Press Release

LATINO CHILDREN ARE MORE LIKELY TO LIVE WITH GRANDPARENTS AND OTHER KIN AND LESS LIKELY TO RECEIVE CULTURALLY APPROPRIATE SUPPORTS

New tool elevates cultural strengths and helps organizations better support families

Washington, DC)— Latino grandfamilies often face additional barriers to services and supports compared to their non-Latino counterparts, including potential language difficulties, immigration challenges, and structural and institutional racism. In the United States, About one in four Latinos live in multigenerational households where a grandparent or other kin is in the home and may be doing most, if not all, of the caregiving. COVID-19 pandemic has exacerbated systemic inequalities in the U.S. economy and health care system, disproportionally impacting communities of color and Latino immigrant communities.

Kinship care is a familiar practice in Latino families. Latinos have a long history of helping raise children in need of temporary or permanent families, and exhibit a willingness to assist other families based on a strong value of community and an emphasis on family.

“Familismo or the importance of family is at the center of the diverse array of histories, cultures, religions, and languages that can all be considered ‘Latino,’” says Ana Beltran, director of Generations United’s National Technical Assistance Center on Grandfamilies and Kinship Families. “It is important that service providers acknowledge familismo as one of the Latino’s communities many strengths, and do not lean on it as an excuse to limit services to these diverse grandfamilies.”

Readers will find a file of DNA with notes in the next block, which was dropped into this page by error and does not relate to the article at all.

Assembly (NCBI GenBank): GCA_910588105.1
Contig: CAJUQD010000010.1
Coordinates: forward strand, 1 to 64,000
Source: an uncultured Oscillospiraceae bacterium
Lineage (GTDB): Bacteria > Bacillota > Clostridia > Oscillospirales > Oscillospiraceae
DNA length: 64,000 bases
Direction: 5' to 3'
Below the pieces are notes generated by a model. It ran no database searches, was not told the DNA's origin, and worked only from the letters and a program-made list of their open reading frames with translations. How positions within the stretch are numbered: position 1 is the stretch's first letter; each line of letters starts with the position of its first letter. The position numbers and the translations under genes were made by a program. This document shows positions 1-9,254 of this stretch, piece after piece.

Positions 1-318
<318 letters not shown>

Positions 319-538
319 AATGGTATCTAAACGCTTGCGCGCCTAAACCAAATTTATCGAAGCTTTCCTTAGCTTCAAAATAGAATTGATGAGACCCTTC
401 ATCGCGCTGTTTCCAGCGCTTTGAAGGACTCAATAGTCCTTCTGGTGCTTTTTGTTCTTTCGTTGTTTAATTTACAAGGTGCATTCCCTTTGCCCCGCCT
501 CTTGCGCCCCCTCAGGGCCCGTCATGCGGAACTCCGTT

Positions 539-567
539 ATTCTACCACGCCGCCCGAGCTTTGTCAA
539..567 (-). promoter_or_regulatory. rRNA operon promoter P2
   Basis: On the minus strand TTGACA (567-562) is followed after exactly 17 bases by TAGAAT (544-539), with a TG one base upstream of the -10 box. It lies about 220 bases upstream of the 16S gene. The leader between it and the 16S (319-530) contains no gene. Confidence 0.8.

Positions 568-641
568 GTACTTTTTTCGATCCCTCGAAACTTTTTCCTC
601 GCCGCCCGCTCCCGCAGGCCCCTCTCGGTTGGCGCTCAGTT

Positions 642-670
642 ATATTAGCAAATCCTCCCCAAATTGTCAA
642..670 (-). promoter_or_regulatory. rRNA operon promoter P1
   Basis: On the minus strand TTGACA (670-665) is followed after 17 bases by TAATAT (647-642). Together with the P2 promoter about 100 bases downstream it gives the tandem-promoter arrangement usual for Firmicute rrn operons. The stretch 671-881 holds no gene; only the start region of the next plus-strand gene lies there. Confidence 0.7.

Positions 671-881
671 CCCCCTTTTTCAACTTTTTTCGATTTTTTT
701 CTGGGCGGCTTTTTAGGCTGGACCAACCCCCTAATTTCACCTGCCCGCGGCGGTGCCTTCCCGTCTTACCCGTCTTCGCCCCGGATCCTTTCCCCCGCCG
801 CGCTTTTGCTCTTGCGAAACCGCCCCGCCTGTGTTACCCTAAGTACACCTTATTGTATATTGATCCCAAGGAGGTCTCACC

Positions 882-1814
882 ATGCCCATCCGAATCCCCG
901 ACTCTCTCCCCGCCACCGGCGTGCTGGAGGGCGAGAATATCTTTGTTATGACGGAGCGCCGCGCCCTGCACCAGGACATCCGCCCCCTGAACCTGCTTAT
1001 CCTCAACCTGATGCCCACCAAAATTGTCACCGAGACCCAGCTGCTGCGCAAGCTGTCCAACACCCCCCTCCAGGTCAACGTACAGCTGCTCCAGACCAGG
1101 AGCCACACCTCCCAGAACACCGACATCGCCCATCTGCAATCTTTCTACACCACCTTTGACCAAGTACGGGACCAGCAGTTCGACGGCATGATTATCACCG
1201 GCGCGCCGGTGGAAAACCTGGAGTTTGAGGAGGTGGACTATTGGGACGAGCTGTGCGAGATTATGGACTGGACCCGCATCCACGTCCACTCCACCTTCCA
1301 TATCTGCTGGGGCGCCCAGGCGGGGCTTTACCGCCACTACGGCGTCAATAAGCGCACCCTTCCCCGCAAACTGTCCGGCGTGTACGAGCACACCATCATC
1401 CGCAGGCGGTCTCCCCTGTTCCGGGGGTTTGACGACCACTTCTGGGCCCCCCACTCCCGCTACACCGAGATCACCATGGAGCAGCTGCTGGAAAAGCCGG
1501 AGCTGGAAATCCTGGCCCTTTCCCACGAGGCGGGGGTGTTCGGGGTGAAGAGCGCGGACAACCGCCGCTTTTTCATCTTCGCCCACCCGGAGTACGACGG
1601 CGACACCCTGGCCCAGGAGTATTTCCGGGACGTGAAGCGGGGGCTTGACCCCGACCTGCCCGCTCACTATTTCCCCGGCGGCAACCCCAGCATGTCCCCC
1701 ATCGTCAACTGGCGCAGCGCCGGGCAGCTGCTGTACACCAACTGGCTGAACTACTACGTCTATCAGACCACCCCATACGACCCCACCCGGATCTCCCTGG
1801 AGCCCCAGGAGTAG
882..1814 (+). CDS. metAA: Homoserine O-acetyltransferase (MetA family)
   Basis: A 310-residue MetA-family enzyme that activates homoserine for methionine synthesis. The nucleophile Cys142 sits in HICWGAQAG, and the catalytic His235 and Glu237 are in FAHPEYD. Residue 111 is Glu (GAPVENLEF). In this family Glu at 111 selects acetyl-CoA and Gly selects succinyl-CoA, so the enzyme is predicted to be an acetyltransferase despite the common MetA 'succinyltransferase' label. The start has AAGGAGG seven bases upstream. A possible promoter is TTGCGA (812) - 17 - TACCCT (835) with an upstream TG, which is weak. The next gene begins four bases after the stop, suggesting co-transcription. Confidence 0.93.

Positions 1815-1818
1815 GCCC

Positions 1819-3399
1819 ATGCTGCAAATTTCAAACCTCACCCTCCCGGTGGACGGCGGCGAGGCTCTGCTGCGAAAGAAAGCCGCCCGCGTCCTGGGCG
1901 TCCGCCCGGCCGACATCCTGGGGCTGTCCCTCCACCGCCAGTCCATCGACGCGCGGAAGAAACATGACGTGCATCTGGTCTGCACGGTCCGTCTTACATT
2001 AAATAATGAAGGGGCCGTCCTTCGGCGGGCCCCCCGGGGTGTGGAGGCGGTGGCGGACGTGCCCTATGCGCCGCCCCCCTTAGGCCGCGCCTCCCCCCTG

During the past several decades, political unrest, economic conditions, U.S. intervention, wars, environmental disasters, and violence in Latin American countries have propelled millions of individuals to seek a more secure life for themselves and their families in the United States. The arrival of immigrants and their U.S. born children has been a major component of Latino population growth and diversity.  Culturally appropriate services are needed to support Latino families as they navigate kinship care placements, which appeal to the family system fundamental to Latino culture.

The new toolkit provides concrete tools to encourage culturally appropriate services to help children and caregivers thrive including:

  • Information on the diversity of Latinos and how to serve them with cultural competence that leverages their many strengths
  • The benefits and strengths of preserving and restoring cultural identity
  • Practice and policy recommendations for addressing systemic racism and biases that limit existing support to Latino grandfamilies and the children they raise

Contact Diane Roznowski (droznowski@gu.org) for an embargoed copy of the toolkit.

Generations United has released parallel toolkits to government agencies and nonprofits to address systemic racism and better serve American Indian & Alaska Native and African American grandfamilies in culturally appropriate ways.

About Generations United: For more than three decades, Generations United’s mission has been to improve the lives of children, youth and older adults through intergenerational collaboration, public policies, and programs for the enduring benefit of all. We have been the catalyst for policies and practices stimulating cooperation and collaboration among generations, evoking the vibrancy, energy and sheer productivity that result when people of all ages come together.  We believe that we can only be successful in the face of our complex future if generational diversity is regarded as a national asset and fully leveraged. www.gu.org.